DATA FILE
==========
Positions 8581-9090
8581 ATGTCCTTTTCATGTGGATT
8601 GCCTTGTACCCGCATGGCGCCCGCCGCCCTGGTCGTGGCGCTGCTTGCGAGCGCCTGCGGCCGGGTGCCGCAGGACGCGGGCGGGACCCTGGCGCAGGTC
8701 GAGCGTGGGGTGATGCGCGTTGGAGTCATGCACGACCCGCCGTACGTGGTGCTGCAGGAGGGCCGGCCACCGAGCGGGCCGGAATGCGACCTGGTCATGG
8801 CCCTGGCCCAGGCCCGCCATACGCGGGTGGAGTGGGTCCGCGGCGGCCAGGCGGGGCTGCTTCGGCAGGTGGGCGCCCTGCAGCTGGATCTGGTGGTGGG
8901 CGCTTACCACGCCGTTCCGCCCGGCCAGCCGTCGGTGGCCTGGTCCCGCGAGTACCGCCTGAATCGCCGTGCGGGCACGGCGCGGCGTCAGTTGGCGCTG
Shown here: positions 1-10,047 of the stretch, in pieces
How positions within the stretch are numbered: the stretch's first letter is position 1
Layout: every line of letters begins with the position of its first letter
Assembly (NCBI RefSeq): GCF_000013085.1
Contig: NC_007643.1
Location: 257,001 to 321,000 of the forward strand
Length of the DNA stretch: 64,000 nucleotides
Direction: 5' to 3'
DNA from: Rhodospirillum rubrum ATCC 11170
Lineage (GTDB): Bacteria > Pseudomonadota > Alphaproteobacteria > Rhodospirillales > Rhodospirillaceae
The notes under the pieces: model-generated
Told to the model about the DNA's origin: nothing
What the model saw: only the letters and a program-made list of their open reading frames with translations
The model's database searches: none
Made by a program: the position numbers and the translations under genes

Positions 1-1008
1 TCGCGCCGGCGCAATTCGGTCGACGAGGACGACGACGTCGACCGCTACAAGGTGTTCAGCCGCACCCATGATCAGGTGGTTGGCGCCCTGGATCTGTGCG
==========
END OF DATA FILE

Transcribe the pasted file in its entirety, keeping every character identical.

Positions 8581-9090
8581 ATGTCCTTTTCATGTGGATT
8601 GCCTTGTACCCGCATGGCGCCCGCCGCCCTGGTCGTGGCGCTGCTTGCGAGCGCCTGCGGCCGGGTGCCGCAGGACGCGGGCGGGACCCTGGCGCAGGTC
8701 GAGCGTGGGGTGATGCGCGTTGGAGTCATGCACGACCCGCCGTACGTGGTGCTGCAGGAGGGCCGGCCACCGAGCGGGCCGGAATGCGACCTGGTCATGG
8801 CCCTGGCCCAGGCCCGCCATACGCGGGTGGAGTGGGTCCGCGGCGGCCAGGCGGGGCTGCTTCGGCAGGTGGGCGCCCTGCAGCTGGATCTGGTGGTGGG
8901 CGCTTACCACGCCGTTCCGCCCGGCCAGCCGTCGGTGGCCTGGTCCCGCGAGTACCGCCTGAATCGCCGTGCGGGCACGGCGCGGCGTCAGTTGGCGCTG
Shown here: positions 1-10,047 of the stretch, in pieces
How positions within the stretch are numbered: the stretch's first letter is position 1
Layout: every line of letters begins with the position of its first letter
Assembly (NCBI RefSeq): GCF_000013085.1
Contig: NC_007643.1
Location: 257,001 to 321,000 of the forward strand
Length of the DNA stretch: 64,000 nucleotides
Direction: 5' to 3'
DNA from: Rhodospirillum rubrum ATCC 11170
Lineage (GTDB): Bacteria > Pseudomonadota > Alphaproteobacteria > Rhodospirillales > Rhodospirillaceae
The notes under the pieces: model-generated
Told to the model about the DNA's origin: nothing
What the model saw: only the letters and a program-made list of their open reading frames with translations
The model's database searches: none
Made by a program: the position numbers and the translations under genes

Positions 1-1008
1 TCGCGCCGGCGCAATTCGGTCGACGAGGACGACGACGTCGACCGCTACAAGGTGTTCAGCCGCACCCATGATCAGGTGGTTGGCGCCCTGGATCTGTGCG